Should I have a tanker truck load of water injected into my well?

This option is not recommended.  In most instances, the majority of water injected into the well will flow out of the well screen or bedrock well fractures and most of it will probably not be available for pumping back out of the well.  If you have deep bedrock well where the lowest 200 feet or more of the well  have no water bearing fractures, then you may obtain some marginal benefit from filling that section of the borehole with injected water, depending upon the depth of your pump or your pump intake.  The typical bedrock well boring is approximately 6 inches in diameter.  Every vertical foot of 6-inch diameter borehole contains approximately 1.5 gallons of storage.  Therefore, every 100 vertical feet of borehole would possibly hold 150 gallons of water (assuming it’s not leaking out of the well through dry fractures).

If you choose to use this option, you should only use water of drinking water quality.  If the water source is not of drinking water quality, or the tanker and/or piping and pumps used to inject water into your well are not disinfected prior to use, you run a risk of introducing pathogen contamination into your well.  You should consider using bottled water for drinking, food preparation, and cooking purposes after injecting water into your well, until you are able to disinfect your well and household plumbing after the drought has ended.

Additional considerations for drilling deeper at coastal or near coastal properties:

Extending the depth of an existing well or drilling a deeper replacement well in a coastal environment will increase the chance that the well may extend below the elevation of the base of the freshwater aquifer.  The nature of the typical interface between fresh groundwater and saline groundwater is that it slopes inland from the coastline such that the further from the coast, the thicker the vertical thickness of the freshwater aquifer and the deeper the depth to the transition to brackish and saline water.  This needs to be taken into consideration when drilling a deeper well in a coastal setting.  A well driller that has done extensive work in your municipality may have a sense as to how deep a well may be drilled at your property before running a significant risk of encountering brackish or saline water.  An additional problem during a drought is that the thickness of the saturated fresh water aquifer will tend to become smaller and the depth to the transition into brackish or saline water will decrease which increases the chance of encountering brackish or saline water.  To reduce your chances of pumping brackish or saline water from your well during drought conditions, you should consider taking steps to reduce your water consumption until the drought has ended.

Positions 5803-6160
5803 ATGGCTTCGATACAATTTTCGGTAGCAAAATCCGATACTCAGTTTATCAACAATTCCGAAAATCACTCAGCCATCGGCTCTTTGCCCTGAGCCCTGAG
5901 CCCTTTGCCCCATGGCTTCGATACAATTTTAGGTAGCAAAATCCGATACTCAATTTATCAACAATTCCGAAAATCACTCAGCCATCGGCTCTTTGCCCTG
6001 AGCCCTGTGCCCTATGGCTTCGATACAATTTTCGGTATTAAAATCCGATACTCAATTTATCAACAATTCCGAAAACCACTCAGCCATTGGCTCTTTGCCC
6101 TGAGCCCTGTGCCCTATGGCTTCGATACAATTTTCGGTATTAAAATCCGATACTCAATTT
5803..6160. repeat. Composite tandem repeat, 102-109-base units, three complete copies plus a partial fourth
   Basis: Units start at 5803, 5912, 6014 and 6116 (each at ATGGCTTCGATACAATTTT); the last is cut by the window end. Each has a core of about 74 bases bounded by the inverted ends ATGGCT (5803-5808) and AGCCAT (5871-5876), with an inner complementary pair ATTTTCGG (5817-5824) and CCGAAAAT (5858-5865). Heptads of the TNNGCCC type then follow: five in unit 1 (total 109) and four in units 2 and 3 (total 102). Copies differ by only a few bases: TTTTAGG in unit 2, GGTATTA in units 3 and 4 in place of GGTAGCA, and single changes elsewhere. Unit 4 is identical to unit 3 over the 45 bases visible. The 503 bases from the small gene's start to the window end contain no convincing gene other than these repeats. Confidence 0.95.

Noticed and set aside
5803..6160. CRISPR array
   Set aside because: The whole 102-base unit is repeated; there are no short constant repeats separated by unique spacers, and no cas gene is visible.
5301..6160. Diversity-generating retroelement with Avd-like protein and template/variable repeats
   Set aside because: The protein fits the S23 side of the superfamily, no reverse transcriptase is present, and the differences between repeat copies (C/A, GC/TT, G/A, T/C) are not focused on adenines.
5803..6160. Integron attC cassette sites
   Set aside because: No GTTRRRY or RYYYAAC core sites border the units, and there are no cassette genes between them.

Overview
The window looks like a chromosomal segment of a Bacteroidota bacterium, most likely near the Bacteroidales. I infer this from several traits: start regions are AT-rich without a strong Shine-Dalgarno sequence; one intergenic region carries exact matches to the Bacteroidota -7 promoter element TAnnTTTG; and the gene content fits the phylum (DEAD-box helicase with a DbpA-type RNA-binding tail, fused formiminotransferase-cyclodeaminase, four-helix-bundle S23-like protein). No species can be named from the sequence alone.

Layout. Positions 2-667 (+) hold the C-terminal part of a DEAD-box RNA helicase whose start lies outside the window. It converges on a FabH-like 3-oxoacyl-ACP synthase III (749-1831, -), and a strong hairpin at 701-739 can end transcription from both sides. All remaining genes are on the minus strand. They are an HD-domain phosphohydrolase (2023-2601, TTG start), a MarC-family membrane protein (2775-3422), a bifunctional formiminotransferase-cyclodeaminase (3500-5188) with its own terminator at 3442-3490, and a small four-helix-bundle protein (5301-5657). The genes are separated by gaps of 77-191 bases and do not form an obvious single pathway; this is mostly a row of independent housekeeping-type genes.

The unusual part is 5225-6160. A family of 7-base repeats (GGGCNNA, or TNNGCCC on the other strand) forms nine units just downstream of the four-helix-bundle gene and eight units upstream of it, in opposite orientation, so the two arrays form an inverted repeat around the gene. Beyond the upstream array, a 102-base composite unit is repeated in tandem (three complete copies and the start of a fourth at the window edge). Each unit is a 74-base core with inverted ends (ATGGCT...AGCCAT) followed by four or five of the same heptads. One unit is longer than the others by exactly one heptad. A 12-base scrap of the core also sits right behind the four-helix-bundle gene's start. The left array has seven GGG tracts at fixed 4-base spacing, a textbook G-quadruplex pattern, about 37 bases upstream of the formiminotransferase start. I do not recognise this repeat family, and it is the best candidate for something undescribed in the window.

My water tastes bad should I install a water treatment system?

If your water has a metallic taste and/or, if you are experiencing orange, brown, or black staining of sink basins, bathtubs, and toilet bowls, or staining of laundry, it may be the result of increased concentrations of naturally occurring iron and manganese.  If so, you may wish to consider having your water tested by a MassDEP Certified Laboratory for iron and manganese.  If the manganese concentration is no greater than 0.3 milligrams per liter (mg/L), then it is within the public drinking water limit.  There is no health-based upper concentration limit for iron.